You have among you many a purchased slave
Which, like your asses and your dogs and mules,
You use in abject and in slavish parts
Because you bought them. Shall I say to you
’Let them be free, marry them to your heirs.
Why sweat they under burdens?. . .
. . .
You will answer
’The slaves are ours.’ So do I answer you.
The pound of flesh which I demand of him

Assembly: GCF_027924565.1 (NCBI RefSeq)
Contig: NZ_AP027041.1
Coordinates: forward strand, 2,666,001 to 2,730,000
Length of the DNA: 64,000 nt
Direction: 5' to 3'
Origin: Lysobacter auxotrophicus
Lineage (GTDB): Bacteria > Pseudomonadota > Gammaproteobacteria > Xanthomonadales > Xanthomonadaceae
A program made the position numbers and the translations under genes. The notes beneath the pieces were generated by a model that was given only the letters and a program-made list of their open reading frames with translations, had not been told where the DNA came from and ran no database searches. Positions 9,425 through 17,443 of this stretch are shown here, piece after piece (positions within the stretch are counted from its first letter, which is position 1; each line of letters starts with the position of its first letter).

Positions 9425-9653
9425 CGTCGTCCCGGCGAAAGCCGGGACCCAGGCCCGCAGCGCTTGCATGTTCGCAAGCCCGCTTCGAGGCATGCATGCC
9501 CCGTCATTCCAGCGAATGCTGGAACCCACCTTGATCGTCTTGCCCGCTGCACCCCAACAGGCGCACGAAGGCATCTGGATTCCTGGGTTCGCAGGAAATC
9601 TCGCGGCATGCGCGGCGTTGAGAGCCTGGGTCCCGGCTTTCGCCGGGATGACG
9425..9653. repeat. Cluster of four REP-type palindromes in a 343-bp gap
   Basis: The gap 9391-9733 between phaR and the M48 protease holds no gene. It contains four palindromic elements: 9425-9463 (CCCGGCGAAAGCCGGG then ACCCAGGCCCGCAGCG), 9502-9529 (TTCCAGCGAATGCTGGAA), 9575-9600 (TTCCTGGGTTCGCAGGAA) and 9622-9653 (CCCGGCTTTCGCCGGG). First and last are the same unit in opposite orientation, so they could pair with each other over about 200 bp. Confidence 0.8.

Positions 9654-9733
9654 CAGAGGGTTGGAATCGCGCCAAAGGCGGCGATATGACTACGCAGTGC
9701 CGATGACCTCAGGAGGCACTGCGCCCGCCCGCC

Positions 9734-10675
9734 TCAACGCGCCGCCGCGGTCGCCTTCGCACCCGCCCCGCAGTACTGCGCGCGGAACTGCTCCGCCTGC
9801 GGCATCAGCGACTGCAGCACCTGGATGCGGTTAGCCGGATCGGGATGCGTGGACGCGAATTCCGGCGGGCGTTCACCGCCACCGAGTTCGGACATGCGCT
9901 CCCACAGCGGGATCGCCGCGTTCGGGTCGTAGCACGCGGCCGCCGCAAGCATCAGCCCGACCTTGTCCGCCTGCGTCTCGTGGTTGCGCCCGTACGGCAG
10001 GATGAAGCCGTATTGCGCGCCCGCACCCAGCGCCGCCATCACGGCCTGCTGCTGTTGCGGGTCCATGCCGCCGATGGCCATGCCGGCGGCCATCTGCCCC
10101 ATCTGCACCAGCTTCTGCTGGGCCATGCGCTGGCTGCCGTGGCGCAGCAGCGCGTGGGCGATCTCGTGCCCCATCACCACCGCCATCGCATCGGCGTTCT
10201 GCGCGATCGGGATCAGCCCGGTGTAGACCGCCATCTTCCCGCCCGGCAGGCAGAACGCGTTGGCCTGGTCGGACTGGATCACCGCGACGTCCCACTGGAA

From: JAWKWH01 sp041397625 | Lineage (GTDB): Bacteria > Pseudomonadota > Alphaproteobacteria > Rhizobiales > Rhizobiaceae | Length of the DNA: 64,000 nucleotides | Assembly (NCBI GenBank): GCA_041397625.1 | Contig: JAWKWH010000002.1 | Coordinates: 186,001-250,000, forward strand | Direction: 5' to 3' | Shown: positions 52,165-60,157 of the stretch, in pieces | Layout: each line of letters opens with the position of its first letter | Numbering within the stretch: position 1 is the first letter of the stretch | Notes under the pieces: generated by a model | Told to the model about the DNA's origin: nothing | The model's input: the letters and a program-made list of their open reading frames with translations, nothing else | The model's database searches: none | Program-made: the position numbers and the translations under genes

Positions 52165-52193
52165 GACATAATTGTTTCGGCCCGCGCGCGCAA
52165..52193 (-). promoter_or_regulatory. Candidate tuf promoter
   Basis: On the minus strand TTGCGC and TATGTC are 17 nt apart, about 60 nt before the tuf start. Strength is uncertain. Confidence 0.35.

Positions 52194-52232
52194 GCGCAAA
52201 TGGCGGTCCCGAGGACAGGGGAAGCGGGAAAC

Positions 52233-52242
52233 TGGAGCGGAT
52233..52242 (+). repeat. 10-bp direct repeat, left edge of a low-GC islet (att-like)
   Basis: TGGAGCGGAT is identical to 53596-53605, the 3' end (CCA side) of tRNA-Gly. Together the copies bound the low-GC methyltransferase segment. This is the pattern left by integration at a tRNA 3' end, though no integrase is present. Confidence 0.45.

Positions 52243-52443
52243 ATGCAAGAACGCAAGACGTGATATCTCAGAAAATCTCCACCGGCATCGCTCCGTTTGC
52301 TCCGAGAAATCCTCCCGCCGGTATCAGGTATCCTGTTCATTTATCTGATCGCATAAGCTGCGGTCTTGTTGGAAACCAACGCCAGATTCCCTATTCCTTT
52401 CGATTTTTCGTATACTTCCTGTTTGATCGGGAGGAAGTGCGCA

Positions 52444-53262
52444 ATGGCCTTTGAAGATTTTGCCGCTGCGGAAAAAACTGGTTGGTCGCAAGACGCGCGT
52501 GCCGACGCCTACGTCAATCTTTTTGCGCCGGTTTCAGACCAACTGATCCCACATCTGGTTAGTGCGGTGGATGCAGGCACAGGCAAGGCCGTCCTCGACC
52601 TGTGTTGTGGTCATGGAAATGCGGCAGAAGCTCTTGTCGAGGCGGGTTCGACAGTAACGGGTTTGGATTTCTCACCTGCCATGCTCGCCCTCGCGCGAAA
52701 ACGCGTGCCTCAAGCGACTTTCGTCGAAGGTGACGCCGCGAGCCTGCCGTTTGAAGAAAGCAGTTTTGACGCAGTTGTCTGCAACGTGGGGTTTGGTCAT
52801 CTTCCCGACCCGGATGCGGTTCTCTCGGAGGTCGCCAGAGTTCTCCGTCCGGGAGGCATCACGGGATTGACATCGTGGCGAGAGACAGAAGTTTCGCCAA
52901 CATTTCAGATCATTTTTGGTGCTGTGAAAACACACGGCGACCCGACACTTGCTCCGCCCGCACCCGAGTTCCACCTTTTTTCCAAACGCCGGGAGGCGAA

Is dearly bought. ‘Tis mine, and I will have it.
(Merchant of Venice IV.i.89–99)
While I’m sure that it’s not really their intention, it feels a bit like The pound of flesh… ’tis ours, and we will have it.